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The Temple of Preah Vihear, Cambodia

 Posted by , June 27, 2008 at 12:48:39 :: Cambodia

To date, Unesco's 1972 Convention on the Protection of the World Cultural and Natural Heritage protects 851 properties of outstanding universal value, including 660 cultural, 166 natural and 25 mixed properties in 141 State Parties.

The sacred sanctuary of Preah Vihear Temple (ប្រាសាទព្រះវិហារ), built for the Hindu god Shiva in the first half of the 11th Century AD during the reign of King Su ryavarman, is on the list for consideration for new sites by the World Heritage Committee (WHC) during their annual meeting in July in the Canadian city of Quebec.

Prasat Preah Vihear (Khmer: ប្រាសាទព្រះវិហារ - Thai: ปราสาทเขาพระวิหาร), Khmer temple located in the Dângrêk Mountains (Thai: ทิวเขาพนมดงรัก) in Cambodia (ព្រះរាជាណាចក្រកម្ពុជា) and on the border of Sisaket Province ((Thai: ศรีสะเกษ)) in north-eastern Thailand


The property is situated on a promontory of the Dangrek Range (Dângrêk Mountains - Thai: ทิวเขาพนมดงรัก), 547m above the Cambodian Plain, known as Phnom Preah Vihear (Sacred Hermitage Mountain), on the modern border with Thailand.

The Temple of Preah Vihear is a unique architectural ensemble made up of a series of sanctuaries linked by a system of pavements and staircases on an axis 800m long.

This ensemble testifies to the Khmer genius for domesticating vast territories and adapting to the landscape. The property offers the visitor a magnificent landscape embracing nearly 360 of the plain below, a landscape opening out in front of the hermits' grottoes in the cliffs.

Like many Cambodian monuments, this sanctuary consists of a succession of courtyards on a common axis (though the north-south axis here is somewhat unusual).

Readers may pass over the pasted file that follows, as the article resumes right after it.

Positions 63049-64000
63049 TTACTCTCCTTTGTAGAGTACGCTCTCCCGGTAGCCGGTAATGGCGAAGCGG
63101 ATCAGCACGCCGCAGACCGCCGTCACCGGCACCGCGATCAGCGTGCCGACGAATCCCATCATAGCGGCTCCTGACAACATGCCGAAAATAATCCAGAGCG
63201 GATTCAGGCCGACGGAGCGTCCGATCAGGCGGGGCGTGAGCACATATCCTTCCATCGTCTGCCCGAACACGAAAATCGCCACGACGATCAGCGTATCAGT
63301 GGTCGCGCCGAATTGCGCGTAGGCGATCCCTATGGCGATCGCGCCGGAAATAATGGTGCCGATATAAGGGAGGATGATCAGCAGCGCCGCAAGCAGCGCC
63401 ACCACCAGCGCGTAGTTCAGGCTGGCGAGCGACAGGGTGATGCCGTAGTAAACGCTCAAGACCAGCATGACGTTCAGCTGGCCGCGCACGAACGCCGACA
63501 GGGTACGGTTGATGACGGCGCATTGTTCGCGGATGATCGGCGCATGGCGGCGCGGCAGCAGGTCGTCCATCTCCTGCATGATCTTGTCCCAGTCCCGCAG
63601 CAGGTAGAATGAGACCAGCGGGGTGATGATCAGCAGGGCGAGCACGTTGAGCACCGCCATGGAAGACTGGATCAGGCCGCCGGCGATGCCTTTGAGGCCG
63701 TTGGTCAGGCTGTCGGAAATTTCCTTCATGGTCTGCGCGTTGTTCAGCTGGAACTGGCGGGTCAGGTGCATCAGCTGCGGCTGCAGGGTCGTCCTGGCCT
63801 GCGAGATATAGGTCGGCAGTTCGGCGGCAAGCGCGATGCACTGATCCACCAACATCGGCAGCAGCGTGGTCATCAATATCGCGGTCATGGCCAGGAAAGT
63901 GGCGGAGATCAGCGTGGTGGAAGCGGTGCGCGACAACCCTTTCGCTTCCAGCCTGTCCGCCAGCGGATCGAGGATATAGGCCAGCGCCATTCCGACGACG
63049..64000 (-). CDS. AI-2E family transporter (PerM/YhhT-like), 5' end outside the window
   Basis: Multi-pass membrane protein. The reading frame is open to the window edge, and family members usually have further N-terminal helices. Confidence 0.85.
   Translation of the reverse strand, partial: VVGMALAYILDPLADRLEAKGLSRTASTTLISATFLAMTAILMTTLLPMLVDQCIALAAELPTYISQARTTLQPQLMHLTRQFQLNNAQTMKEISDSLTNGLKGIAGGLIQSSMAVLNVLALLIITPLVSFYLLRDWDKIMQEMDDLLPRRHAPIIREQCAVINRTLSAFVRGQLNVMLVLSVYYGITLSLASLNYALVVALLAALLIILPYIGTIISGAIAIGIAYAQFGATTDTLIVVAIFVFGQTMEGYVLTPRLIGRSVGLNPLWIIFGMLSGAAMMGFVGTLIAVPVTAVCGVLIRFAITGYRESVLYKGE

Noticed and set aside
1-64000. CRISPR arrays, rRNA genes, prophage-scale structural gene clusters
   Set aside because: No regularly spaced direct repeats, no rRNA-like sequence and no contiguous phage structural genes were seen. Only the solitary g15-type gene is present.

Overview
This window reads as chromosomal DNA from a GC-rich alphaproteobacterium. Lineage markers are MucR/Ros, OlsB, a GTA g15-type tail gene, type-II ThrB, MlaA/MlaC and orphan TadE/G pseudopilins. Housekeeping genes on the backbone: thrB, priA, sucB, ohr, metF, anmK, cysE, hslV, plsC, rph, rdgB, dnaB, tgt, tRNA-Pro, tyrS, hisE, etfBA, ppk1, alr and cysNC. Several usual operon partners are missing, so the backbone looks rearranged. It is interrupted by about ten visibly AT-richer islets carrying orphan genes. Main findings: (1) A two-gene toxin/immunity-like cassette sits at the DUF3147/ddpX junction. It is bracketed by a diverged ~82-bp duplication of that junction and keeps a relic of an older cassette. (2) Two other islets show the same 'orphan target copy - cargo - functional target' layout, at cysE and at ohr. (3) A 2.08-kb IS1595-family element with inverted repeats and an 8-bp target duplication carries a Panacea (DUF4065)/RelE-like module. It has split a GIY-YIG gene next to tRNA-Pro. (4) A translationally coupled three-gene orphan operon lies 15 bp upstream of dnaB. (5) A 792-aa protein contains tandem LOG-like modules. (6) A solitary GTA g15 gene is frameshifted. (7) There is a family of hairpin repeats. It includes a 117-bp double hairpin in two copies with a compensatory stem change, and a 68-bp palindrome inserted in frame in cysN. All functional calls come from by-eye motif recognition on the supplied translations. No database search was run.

Preah Vihear temple or Preah Vihear (ប្រាសាទព្រះវិហារ - Prasat Preah Vihear), Dângrêk Mountains in Cambodia. Prasat Preah Vihear belongs to Cambodia and is located in Preah Vihear Province (ខេត្តព្រះវិហារ). most of the temple was constructed during the reigns of the kings Suryavarman I (1002–1050) and Suryavarman II (1113–1150).


The only access at present is by means of a steep, recently constructed track through the forest from a village, which houses soldiers and their families, as well as some Buddhist monks living at a pagoda, which also serves as a school.

From here two paths lead to the temple, one passing through a village (Pjum Prasat) comprised of Cambodians wholly dedicated to shops and other facilities for visitors. Some 550 people live here. The presence of this Cambodian community has been protested by the Thai government on the grounds that it sits inside Thai territory.

The other path comes through Thailand's Si Sa Ket province (Sisaket province - Thai: ศรีสะเกษ) by means of a monumental stairway with 159 steps, leading to a 25m long pavement flanked by enormous rampant na gas (snakes).

The sanctuary is enclosed by two groups of galleries laid out in cloister form, foreshadowing the cruciform cloisters of Angkor Wat. The central enclosure is accessible only by the three passages coming from Gopura No.1 and two small openings to east and west. The southern side is closed by Gopura No. 1 and the northern side by a structure which is in effect a false gate. Instead of opening out on the vast spaces of the Cambodian plain, it presents a blank face. The layout thus presents an increasingly closed aspect, until at the end all that is visible is the sky.

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